The prudential regulator could get powers to remove a bank manager without going to the Federal Court and managers will have to vouch for work done by underlings, under a tougher accountability regime being designed by the Turnbull government.
A Treasury consultation paper on the new Banking Executive Accountability Regime (BEAR), released on Thursday after being announced in the May budget, suggests the Australian Prudential Regulation Authority's existing powers to remove directors, auditors and senior executives should be enhanced and widened. It will also create "new expectations" for banker conduct.
"The BEAR should make it easier to hold senior individuals to account for their behaviour in carrying out their responsibilities," the consultation paper says, by creating a "heightened responsibility and accountability framework". It will supplement rather than replace the existing prudential framework and directors' duties.
The banks have been given only three weeks to respond to the consultation paper, with submissions due with Treasury on August 3.
APRA is working with Treasury to ensure BEAR does not conflict with its existing powers over bank culture, pay, governance, risk standards and the quality of staff.
The regime will create a list of bank "accountable persons", which will be cast widely to capture the chairmen of board committees, such as audit and risk, as well as managers responsible for specific business areas who have responsibility for a "significant proportion" of the activity based on total gross assets, revenue or profit. The definition of accountable person will also have a principles-based element to capture other bankers with "significant influence over conduct and behaviour".
Importantly, "accountable persons" will be responsible for the action of their underlings, with the consultation paper warning executives will need to "take reasonable steps to ensure that ... any delegations of responsibilities are to an appropriate person and those delegated responsibilities are discharged effectively".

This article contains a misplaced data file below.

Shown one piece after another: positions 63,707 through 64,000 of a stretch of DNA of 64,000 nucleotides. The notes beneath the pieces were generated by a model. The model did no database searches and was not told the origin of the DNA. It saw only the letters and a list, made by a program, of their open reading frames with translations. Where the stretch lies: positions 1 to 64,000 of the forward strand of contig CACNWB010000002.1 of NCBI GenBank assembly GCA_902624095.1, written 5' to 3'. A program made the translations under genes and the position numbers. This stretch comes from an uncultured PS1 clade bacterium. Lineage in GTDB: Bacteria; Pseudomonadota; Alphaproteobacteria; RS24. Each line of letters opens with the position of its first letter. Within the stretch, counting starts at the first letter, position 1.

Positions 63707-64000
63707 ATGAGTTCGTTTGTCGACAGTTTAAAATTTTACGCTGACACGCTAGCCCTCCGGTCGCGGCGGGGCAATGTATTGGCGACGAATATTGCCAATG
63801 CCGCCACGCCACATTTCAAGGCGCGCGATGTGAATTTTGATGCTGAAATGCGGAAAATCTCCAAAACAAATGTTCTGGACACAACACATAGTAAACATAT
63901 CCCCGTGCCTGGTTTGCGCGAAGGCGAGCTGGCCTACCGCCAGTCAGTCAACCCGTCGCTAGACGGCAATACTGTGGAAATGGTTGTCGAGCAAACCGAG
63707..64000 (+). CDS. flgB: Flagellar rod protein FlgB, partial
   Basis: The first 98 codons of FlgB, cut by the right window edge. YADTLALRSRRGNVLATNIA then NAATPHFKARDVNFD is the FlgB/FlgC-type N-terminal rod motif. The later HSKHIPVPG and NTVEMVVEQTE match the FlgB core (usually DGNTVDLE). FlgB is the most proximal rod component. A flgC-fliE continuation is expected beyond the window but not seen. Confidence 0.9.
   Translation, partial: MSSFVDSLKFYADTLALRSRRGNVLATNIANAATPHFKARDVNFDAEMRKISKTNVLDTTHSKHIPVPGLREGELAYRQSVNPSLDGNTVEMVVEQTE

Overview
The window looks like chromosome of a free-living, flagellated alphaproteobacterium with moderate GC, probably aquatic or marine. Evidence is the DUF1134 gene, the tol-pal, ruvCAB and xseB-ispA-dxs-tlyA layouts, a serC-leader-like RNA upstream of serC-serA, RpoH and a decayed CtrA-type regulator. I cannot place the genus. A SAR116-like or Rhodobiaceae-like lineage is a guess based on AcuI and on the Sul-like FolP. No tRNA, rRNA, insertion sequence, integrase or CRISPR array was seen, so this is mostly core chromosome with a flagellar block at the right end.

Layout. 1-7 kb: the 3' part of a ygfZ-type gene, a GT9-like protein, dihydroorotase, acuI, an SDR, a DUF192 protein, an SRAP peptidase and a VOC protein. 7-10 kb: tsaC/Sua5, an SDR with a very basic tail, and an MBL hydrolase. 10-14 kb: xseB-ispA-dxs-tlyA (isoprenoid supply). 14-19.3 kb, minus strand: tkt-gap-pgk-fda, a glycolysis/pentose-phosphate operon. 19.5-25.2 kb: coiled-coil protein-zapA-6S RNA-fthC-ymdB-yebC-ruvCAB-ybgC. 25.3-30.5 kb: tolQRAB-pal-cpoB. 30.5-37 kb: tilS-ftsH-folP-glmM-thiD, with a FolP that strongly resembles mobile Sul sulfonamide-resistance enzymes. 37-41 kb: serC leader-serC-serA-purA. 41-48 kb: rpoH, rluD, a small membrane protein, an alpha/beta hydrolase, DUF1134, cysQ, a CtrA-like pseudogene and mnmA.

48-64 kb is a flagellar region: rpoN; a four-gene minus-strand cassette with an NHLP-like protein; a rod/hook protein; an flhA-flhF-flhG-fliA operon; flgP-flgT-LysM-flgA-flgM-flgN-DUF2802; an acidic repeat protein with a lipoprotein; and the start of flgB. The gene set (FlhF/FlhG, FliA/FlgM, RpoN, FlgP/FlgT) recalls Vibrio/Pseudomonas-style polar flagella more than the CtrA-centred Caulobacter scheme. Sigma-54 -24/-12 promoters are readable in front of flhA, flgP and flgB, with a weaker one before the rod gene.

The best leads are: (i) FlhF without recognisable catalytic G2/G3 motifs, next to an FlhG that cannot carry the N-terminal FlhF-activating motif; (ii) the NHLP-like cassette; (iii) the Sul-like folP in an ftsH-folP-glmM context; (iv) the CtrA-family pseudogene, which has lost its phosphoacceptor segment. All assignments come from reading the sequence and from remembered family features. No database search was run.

Banks will have to register accountable persons with APRA and provide "accountability statements" and "accountability maps" detailing their roles and responsibilities.
The paper proposes creating new expectations on accountable persons to "act with integrity, due skill, care and diligence and be open and co-operative with APRA". They will also have to "take reasonable steps" to ensure the bank's activities for which they are responsible "are controlled effectively".
With the May budget mandating that 60 per cent of executive remuneration should be deferred for at least four years, the consultation paper says this should apply to bank CEOs.
APRA's expanded powers over setting remuneration will apply to accountable persons and be designed to ensure "there are financial consequences for conduct that does not meet the new expectations".
The banks have been asked for feedback on whether any shift from variable to base remuneration as a result of the regime would be problematic due to changing incentives regarding taking risk.
Managers in subsidiaries providing non-banking activity and foreign subsidiaries would be captured by the new regime, Treasury said.
Acting Treasurer and Minister for Revenue and Financial Services, Kelly O'Dwyer said BEAR would seek to draw on similar legislative regimes offshore, including the "senior managers regime" in the UK, but would not adopt all of its provisions.
Few faced consequences
APRA chairman Wayne Byres said last month BEAR would not follow the UK by making APRA responsible for decisions about hiring executives, which he said must remain the responsibility of regulated institutions.
The creation of BEAR is part of a package of government responses to toughen up on bank culture in response to calls for a royal commission into the sector.
Application of the UK senior managers regime was a key focus of the House of Representatives economics committee chaired by David Coleman, which highlighted how few senior managers had faced consequences from failures in their divisions.
The consultation paper proposes a new civil penalty regime introducing a maximum penalty of $200 million for a breach to apply to banks with total liabilities greater than $100 billion, and that banks be prevented from taking out insurance against such penalties.
Law firm Allens told clients in a recent note that no individual has been held accountable under the UK senior managers regime but it has had an impact by making banks deeply consider management and governance frameworks, which had resulted in a renewed focus on culture and practices.This article was first published by http://www.afr.comAuthor: James Thomson James Eyers